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Wednesday, February 1, 2023

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Hebrews 12:4-7, 11-15
Psalm 103:1-2, 13-14, 17-18
Mark 6:1-6

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having our differences

“Do not disdain the discipline of the Lord.” —Hebrews 12:5

When many of today’s Christians hear about the discipline of the Lord, they think of getting up early for Mass, being faithful to daily prayer and Bible reading, fasting, and persevering in a commitment to serve the Lord. When the writer of Hebrews thought of discipline, he thought of Christians having their blood shed (Heb 12:4) and being martyred. The people to whom the book of Hebrews was addressed also knew discipline to be public insult and trial, imprisonment, and the confiscation of their possessions by the government (Heb 10:33-34). Our disciplines seem to be luxuries compared with their discipline.

The difference in the ways we and the Hebrews look at discipline shows that we live in different times. Violent persecution has not hit that close to home for most of us. However, our differences may also indicate that our lives in Christ are watered-down, non-threatening to the devil, and sinfully bland. What do you think?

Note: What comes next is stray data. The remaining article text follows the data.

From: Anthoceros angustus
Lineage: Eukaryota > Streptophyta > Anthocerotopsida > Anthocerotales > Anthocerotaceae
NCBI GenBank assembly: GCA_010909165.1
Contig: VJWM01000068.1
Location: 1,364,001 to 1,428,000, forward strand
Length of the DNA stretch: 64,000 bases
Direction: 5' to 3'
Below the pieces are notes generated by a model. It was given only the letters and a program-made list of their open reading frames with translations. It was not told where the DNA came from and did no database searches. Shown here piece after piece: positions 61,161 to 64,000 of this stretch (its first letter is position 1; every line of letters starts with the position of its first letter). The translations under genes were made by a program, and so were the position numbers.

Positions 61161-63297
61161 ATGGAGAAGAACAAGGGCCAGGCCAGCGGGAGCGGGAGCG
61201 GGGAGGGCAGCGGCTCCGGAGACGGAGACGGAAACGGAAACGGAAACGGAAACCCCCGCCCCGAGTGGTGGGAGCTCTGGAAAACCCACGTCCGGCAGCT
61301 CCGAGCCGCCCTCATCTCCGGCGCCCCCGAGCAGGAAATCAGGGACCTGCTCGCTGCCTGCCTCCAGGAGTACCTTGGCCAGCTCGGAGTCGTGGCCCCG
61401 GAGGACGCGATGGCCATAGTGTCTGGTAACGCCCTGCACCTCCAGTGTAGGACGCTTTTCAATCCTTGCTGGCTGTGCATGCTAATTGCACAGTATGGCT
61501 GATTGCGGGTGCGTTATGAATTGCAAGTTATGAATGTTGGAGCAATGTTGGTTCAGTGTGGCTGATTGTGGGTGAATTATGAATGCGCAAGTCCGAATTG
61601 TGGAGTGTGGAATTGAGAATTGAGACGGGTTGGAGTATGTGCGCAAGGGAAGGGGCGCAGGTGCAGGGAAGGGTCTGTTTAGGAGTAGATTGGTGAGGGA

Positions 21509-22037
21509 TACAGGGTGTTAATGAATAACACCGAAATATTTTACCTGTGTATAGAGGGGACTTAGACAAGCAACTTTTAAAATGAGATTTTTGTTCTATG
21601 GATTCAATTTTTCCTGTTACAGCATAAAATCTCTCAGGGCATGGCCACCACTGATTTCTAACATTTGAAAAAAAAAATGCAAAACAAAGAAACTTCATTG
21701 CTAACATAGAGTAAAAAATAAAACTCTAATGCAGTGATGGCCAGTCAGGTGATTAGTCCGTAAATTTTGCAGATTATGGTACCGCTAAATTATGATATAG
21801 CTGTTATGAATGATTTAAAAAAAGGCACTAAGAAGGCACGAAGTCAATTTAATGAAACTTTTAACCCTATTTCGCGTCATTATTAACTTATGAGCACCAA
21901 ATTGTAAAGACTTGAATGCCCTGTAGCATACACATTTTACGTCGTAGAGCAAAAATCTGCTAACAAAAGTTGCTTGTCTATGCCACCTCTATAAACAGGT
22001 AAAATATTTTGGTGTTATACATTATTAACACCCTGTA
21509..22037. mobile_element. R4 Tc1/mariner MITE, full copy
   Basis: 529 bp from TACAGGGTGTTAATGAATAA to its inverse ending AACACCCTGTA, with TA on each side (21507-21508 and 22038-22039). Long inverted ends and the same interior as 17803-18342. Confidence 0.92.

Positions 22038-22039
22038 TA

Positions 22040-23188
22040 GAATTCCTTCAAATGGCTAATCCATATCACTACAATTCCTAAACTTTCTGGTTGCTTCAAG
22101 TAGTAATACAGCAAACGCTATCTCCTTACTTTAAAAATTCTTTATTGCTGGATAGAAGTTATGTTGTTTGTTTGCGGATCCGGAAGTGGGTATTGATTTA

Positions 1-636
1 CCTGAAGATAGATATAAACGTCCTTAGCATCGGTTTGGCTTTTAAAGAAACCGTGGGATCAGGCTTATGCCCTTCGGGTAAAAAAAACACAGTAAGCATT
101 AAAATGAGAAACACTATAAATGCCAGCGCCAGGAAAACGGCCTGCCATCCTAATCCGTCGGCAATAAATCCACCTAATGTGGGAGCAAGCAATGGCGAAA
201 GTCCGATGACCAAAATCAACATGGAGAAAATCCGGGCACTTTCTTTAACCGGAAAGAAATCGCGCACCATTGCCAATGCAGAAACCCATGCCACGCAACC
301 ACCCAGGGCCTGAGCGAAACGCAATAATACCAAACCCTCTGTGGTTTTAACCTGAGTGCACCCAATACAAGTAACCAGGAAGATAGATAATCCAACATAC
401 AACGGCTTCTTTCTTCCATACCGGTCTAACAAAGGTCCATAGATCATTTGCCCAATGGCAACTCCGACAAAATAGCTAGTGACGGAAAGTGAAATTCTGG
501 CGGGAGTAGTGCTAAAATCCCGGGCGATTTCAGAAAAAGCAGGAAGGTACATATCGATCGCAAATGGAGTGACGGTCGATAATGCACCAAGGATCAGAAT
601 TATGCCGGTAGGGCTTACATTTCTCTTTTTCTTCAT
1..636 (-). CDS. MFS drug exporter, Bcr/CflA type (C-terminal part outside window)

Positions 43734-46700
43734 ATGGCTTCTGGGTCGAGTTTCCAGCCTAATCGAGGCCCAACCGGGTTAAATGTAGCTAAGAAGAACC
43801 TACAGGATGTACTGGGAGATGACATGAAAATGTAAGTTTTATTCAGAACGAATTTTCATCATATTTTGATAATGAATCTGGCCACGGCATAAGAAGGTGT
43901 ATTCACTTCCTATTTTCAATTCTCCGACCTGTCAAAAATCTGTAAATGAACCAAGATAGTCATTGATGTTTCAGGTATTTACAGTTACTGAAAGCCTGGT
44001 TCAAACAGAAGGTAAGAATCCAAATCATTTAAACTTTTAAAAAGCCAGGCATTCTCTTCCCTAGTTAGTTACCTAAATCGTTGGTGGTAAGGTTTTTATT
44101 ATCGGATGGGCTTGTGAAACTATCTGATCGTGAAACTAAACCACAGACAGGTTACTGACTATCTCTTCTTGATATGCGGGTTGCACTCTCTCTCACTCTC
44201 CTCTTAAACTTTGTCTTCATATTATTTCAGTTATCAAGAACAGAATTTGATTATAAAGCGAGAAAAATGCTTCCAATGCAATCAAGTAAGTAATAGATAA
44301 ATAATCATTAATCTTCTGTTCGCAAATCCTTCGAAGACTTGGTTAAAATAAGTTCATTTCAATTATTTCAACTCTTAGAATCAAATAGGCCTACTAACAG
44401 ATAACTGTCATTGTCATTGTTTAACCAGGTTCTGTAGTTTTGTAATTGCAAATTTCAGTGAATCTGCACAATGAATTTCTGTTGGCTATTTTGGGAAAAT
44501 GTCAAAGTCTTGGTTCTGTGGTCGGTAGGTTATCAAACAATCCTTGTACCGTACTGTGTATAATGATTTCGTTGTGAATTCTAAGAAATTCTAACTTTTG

Prayer:  Father, I come to light a fire on the earth (see Lk 12:49).

Promise:  “Strive for peace with all men, and for that holiness without which no one can see the Lord. See to it that no man falls away from the grace of God; that no bitter root springs up through which many may become defiled.” —Heb 12:14-15

Praise:  Richard, a young man, continually prays for a rebirth of chastity in the world, particularly among the youth.

Reference:  (For a related teaching on Mission Impossible?, view, download or order our leaflet or listen to, download or order our CD 46-1 or DVD 46 on our website.)

Rescript:  "In accord with the Code of Canon Law, I hereby grant the Nihil Obstat for the publication One Bread, One Body covering the time period from February 1, 2023 through March 31, 2023. Reverend Steve J. Angi, Chancellor, Vicar General, Archdiocese of Cincinnati, Cincinnati, Ohio June 15, 2022"

The Nihil Obstat ("Permission to Publish") is a declaration that a book or pamphlet is considered to be free of doctrinal or moral error. It is not implied that those who have granted the Nihil Obstat agree with the contents, opinions, or statements expressed.